“He’s a community-first kid,” described Flannery’s coach at Brunswick, Johnny Montanez. “He loves his teammates… Boston’s as good as they come.”

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To gain insight into Flannery’s others-first mentality, one would just have to look at how he’s treated his teammates. In late 2022, an unexpected tragedy hit when Brunswick’s pitching coach, Tom Daley, passed away suddenly. It hit the community, and the baseball team, hard.

But it was Flannery who called the team meeting, encouraging his teammates that their coaches and their community were there to support them. 

It’s also no surprise that throughout the year, Flannery had taken junior varsity players under his wing to work out with them and walk alongside them in their journeys. And it was no surprise that he was named one of the varsity team captains for the 2023 season.

His growth as a leader came partly from Coach Daley, who would tell Flannery feedback that he needed to hear, rather than empty praise he might’ve wanted to hear. It’s a quality of Coach Daley’s that Flannery is forever grateful for – and a quality that he, himself, tries to emulate.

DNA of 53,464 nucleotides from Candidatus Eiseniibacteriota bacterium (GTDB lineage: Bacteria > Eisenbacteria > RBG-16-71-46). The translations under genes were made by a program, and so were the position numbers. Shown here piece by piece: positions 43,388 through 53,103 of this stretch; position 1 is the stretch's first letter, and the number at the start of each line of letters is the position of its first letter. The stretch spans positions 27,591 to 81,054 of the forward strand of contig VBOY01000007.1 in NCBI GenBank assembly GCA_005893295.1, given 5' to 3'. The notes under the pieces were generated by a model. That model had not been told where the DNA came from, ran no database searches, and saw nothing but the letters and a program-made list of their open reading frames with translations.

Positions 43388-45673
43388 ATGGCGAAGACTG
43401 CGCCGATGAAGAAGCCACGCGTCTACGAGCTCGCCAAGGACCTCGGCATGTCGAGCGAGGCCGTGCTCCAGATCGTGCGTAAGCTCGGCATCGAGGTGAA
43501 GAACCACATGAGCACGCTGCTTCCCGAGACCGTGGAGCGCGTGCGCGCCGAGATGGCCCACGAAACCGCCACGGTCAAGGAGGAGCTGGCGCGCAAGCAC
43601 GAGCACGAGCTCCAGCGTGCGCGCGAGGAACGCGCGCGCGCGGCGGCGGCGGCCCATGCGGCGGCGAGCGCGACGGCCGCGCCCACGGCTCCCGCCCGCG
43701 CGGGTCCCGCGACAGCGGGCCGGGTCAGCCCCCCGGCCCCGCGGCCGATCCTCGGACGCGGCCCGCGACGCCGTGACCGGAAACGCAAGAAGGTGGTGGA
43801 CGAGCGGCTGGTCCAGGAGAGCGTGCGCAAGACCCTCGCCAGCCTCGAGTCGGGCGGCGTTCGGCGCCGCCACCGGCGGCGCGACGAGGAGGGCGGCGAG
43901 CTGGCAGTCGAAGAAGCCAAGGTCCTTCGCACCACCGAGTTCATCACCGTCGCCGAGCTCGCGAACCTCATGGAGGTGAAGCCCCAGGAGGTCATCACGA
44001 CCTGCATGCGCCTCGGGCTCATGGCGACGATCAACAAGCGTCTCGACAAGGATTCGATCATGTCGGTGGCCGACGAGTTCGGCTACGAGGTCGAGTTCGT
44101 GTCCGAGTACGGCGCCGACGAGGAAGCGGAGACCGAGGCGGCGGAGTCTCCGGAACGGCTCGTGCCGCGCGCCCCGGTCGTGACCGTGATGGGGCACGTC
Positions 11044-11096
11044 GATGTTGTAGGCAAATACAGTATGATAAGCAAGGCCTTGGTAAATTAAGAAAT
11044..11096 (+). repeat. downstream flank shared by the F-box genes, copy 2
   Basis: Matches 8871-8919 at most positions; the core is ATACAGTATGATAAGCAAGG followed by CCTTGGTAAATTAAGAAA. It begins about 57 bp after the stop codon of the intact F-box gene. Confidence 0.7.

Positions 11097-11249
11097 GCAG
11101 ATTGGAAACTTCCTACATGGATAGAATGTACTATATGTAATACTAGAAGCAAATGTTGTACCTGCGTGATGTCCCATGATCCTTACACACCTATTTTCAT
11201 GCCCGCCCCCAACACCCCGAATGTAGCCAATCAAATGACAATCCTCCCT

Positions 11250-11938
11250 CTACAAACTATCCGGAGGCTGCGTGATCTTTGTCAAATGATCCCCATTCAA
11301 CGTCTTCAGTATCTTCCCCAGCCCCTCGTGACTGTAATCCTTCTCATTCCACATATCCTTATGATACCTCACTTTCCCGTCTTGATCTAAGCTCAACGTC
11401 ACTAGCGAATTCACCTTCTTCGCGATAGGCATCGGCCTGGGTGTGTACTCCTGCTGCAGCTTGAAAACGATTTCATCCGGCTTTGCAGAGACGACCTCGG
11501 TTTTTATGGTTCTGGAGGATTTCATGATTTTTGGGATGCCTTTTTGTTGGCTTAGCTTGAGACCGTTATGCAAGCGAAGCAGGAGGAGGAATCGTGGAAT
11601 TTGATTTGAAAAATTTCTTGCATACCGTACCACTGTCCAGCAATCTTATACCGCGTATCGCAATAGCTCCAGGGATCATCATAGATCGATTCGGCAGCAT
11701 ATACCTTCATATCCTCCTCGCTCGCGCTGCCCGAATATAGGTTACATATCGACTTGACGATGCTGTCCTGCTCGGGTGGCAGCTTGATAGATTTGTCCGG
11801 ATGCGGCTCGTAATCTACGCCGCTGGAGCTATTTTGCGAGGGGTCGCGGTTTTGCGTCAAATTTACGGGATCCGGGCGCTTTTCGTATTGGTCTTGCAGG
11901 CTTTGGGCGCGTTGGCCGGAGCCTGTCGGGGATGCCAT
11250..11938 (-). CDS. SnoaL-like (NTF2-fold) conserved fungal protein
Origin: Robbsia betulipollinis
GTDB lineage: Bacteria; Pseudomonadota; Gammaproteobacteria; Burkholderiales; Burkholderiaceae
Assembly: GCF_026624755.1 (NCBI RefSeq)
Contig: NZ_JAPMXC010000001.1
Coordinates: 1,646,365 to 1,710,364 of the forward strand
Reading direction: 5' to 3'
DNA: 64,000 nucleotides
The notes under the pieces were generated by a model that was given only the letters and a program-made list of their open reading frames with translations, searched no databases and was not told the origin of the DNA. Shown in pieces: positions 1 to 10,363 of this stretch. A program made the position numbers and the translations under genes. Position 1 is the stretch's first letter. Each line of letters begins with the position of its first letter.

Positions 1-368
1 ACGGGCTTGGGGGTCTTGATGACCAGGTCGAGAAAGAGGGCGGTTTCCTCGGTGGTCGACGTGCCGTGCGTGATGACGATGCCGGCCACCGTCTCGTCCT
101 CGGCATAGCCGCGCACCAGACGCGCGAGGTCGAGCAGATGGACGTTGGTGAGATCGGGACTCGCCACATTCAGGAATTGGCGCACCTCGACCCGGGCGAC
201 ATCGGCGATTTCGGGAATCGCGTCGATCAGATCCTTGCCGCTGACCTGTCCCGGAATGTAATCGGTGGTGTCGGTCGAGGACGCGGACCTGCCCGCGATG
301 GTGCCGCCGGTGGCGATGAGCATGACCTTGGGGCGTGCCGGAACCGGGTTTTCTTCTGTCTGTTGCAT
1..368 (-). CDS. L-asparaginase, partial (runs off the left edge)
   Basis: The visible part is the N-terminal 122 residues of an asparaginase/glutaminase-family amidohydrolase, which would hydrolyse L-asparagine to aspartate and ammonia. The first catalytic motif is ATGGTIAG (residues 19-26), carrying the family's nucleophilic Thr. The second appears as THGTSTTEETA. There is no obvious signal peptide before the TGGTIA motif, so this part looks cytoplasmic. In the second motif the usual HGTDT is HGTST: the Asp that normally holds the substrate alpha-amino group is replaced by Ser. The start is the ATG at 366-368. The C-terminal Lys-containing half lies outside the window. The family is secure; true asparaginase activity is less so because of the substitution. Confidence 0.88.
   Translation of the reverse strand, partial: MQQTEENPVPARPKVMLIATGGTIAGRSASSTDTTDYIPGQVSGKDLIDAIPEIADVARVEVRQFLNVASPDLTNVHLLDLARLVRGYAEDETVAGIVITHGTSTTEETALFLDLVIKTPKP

Once, Boston Flannery had a teammate who was being selfish, and it was hurting the team. So, channeling his inner Coach Daley, Flannery pulled his teammate aside and helped him understand the big picture, even when it was tough to hear.

Those traits have helped mature Flannery into a strong leadership role. But these days, one’s influence isn’t limited to the field.

Boston Flannery’s impact extends to social media, where he has 29,000 followers on Instagram and almost 60,000 followers on TikTok. His most-watched TikTok video is of him with Max Clark, one of the top-ranked high school players in the nation. Both Flannery and Clark played together on the Indiana Bulls’ travel team.

In January 2022, Flannery also did content with Momentum, a sports media company founded by Cy Young Award winner Trevor Bauer. In a viral clip that has reached 2.2 million views on TikTok, Flannery struck out Eric Sim, a former minor league baseball player.

“That was truly awesome,” Flannery said with a smile. “It was something that changed my life a little bit, because it was my first time pitching against professional hitters.”

And after performing well against them in the video, he became a more recognizable face in public. “I’d have people come up to me,” Flannery explained, “and be like, ‘I saw you in the Eric Sim video.”